So I'm every day I'm waiting to hear what happens next in the book. And it's caused me to slow down, but also to be really invested in a way that I don't know that I've been invested in a book or an audio book in a really long time. And so that's been really fun and it's really encouraging, and it sends a lot of really good messages.

So I really it's, you know, a book about reflecting on being content and trying to, you know, be quote unquote good and loving

Jam: Yeah.

Melissa: and kind, and how really, that usually works out better for you in the end.

Jam: Uh huh.

Melissa: And it's been really good. I really liked it. I know it's kind of outdated and there are some things about it that are problematic, but it's still.

Been a nice journey with Phoebe judge. So go check that

Jam: totally. [00:25:00] Yeah. I have not read that, but I've always heard good things about people. Who've read it and I have seen more recent film adaptation and loved it. So I'm definitely open to reading the book for sure. I feel like stories like that. Obviously there's things that are outdated, but it's cool that there can be a compelling story from a previous time.

That's probably pretty accurate to the time, you know?

Melissa: And it's also, I think. Something that I think Jane Austin does too. And so when I read Anna Karenina had this thing that I was amazed that even not long ago, there are things about human nature that are the same.

Jam: Yes, you're right.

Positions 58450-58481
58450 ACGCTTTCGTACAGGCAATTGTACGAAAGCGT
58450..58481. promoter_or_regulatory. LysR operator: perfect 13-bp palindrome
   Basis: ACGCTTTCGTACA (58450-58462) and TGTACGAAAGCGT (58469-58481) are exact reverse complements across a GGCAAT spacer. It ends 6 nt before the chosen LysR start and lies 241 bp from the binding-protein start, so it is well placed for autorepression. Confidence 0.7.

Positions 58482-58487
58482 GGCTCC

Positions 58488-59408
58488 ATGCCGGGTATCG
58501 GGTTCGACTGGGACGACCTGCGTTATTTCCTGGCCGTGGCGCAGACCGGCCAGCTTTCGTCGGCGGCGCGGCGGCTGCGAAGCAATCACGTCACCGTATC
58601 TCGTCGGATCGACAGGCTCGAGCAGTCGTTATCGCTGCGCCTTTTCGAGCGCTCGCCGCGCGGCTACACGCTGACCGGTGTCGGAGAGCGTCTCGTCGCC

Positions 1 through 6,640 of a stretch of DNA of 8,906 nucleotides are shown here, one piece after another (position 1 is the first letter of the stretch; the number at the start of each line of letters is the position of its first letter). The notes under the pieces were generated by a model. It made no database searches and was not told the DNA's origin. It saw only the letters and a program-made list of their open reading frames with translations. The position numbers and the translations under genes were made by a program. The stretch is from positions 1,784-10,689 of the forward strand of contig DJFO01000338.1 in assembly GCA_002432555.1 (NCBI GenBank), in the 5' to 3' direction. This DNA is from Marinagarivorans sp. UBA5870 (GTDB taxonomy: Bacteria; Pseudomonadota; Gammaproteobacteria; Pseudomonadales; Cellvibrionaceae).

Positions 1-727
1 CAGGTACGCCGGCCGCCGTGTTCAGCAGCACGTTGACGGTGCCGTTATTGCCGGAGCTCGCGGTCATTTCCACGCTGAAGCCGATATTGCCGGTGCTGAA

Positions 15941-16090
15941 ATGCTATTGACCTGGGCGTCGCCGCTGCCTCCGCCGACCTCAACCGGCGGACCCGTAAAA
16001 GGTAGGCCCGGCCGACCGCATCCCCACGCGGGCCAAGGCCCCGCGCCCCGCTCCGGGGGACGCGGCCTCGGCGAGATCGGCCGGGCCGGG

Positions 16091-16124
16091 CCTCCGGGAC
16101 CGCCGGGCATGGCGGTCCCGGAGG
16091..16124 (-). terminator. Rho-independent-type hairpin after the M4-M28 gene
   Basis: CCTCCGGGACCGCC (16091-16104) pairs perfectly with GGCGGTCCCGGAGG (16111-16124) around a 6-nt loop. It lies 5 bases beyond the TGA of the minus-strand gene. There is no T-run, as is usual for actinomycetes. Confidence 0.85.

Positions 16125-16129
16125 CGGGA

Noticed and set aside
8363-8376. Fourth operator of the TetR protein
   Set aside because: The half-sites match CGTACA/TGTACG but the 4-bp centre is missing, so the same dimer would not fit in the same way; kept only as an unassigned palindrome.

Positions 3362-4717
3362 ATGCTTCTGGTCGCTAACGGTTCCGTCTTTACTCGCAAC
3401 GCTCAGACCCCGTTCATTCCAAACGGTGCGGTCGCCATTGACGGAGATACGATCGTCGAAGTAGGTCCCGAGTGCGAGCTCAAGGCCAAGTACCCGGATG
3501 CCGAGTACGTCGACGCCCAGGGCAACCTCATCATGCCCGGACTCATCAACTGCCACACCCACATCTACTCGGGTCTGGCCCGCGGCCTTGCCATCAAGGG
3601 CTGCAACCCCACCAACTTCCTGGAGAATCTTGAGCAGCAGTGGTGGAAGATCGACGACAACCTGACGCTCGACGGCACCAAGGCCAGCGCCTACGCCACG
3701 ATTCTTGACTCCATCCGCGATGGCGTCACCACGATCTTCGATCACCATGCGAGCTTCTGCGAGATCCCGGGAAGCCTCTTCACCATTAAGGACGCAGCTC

Melissa: And I feel like little women is good at addressing some of those things. That are the same, same tendencies that I have.

There's a chapter on the beginning of marriage that I was like, whew, if this isn't just the most accurate. So I think that's also really encouraging as some things about humans and discontentedness and needing to grow past our demons, you know, it was really, really encouraging.

Jam: that's awesome.

Melissa: So That's been [00:26:00] fun.

Jam: Yeah, that's definitely cooler and more inspiring than lost. So,

Melissa: It's made it hard to go listen to the murder podcasts I listen to after, I've just been listening something so uplifting and inspiring. And now I'm like, what is this? What am I doing?

Jam: Well then there's another reason that I'm very glad that you're listening to that. So,

Melissa: That's funny. All right. Well, thanks Jam for coming and learning about benzoyl peroxide. I was really excited to share about this because I was wondering how the magic of the overnight disappearing zit occurs.

Jam: definitely and thank you for teaching me. I haven't really wondered how benzoyl peroxide has worked. I've just used it. And so this is a much cooler explanation than I thought it was going to be. So anyway, thank you for teaching us. And if you have questions or ideas out there, you listener who wonder about something in your life that could be chemistry.

Please reach out to us on Gmail, Twitter, Instagram, or Facebook at chemforyourlife that's chem F-O-R your life to [00:27:00] share your thoughts and ideas with us. If you'd like to help us keep our show going and contribute to cover the cost of making it go to ko-fi.com/chemforyourlife, or click the link in our show notes to donate the cost of a cup of coffee.

If you're not able to donate, you can still help us by subscribing on your favorite podcast app or rating and writing a review on apple podcasts. That also helps us to share chemistry with even more people.

Melissa: This episode of chemistry for your life was created by Melissa Collini and Jam Robinson references for this episode can be found in our show notes or on our website. Jam Robinson is our producer, and we'd like to give a special thanks to A Collini and S Navarro who reviewed this episode.